Rep. Price Tries — And Fails — To Get Medicare Trustee To Say Health Care Reform "Ends Medicare As We Know It"

June 22, 2011 4:34 pm ET — Meredith Kormes

In an effort to draw the attention away from the disastrous Republican Medicare plan, Rep. Tom Price (R-GA) made the baseless claim in a House Ways and Means Committee hearing that the Affordable Care Act "ends Medicare as we know it." Not wanting to stop there, Price tried to get one of the witnesses, Robert Reischauer, a Public Trustee for Medicare and Social Security, to go along with him. Despite Price's insistence and repeated interruptions, Reischauer clearly explained that Medicare was not "ended" by the health care law.

PRICE: I want to touch on this whole issue of Medicare changing. In fact, Mr. Reischauer, you said, there are significant changes to Medicare through PPACA, which is the reform bill that they put through. So in fact, what has already been adopted, ends Medicare as we know it. Would agree with that statement?

REISCHAUER: It transforms the program as all legislation in the past has—

PRICE: So Medicare as we know it right now, in this colloquial term that's used out there in the market place, Medicare as we know it doesn't exist under the Democrats' plan already. Is that correct?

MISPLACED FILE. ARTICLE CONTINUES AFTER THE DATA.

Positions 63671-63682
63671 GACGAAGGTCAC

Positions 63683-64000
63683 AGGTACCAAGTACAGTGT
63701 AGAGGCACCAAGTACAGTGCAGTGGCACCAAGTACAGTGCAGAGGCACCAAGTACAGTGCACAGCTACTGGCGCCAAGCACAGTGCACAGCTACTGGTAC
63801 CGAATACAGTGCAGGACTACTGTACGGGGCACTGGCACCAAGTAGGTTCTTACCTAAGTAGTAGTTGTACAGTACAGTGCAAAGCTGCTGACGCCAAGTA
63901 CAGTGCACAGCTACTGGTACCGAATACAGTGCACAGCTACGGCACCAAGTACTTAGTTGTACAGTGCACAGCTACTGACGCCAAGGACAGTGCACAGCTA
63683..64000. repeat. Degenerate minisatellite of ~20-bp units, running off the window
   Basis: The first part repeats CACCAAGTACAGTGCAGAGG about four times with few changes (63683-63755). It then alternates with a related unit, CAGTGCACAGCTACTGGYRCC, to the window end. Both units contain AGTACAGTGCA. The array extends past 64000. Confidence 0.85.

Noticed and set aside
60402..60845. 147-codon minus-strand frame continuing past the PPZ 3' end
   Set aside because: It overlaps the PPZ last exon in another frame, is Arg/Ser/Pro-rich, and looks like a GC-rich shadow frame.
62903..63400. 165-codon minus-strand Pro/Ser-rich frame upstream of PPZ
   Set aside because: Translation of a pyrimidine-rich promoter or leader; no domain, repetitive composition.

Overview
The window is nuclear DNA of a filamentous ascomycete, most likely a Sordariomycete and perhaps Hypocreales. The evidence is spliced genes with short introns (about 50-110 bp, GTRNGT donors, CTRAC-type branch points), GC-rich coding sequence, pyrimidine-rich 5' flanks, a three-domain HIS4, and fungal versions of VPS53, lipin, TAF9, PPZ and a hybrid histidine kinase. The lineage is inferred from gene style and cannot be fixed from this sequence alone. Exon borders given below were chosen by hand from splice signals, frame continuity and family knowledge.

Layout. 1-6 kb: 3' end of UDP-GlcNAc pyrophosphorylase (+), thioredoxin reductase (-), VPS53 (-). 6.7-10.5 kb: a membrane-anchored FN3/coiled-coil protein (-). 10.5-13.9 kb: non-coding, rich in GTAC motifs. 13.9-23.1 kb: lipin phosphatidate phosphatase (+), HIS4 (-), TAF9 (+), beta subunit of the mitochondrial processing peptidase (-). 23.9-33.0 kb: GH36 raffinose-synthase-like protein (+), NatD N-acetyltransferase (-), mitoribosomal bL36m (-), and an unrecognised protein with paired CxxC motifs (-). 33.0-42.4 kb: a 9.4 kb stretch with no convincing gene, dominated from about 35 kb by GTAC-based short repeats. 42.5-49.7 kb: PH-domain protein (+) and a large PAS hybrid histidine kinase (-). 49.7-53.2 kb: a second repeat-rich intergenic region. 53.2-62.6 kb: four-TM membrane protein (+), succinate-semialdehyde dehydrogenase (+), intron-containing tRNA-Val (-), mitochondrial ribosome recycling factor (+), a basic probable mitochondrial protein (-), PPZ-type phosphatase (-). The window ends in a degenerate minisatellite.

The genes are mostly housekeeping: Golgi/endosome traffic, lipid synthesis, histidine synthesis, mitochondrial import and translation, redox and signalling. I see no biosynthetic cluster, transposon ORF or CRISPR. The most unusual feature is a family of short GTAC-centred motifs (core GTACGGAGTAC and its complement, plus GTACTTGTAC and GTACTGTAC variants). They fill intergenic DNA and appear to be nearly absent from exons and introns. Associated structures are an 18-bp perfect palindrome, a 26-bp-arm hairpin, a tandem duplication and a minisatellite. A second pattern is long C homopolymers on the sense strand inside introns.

REISCHAUER: Well, the question is: what are we referring to as Medicare? If we're saying a fee—

PRICE: Medicare as we know it, what we have right now.

REISCHAUER: —fee for service, unmanaged care program. You know, it exists after the Affordable Care Act, as it did before the Affordable Care Act.

PRICE: But Medicare as we know it, the program that exists right now, has been changed significantly under PPACA. Would you agree with that statement?

REISCHAUER: There have been significant changes—

PRICE: So Medicare as we know it is already gone and done so by the reform bill that was put in place before.


With his answer, Reischauer also indirectly showed why the GOP Medicare plan does end Medicare as we know it: It changes the program from a guaranteed benefit, fee-for-service program, to a privatized voucher system.

Additionally, while the Affordable Care Act does make changes to the Medicare system, those changes actually strengthen the system by reducing waste and fraud and providing additional benefits to seniors.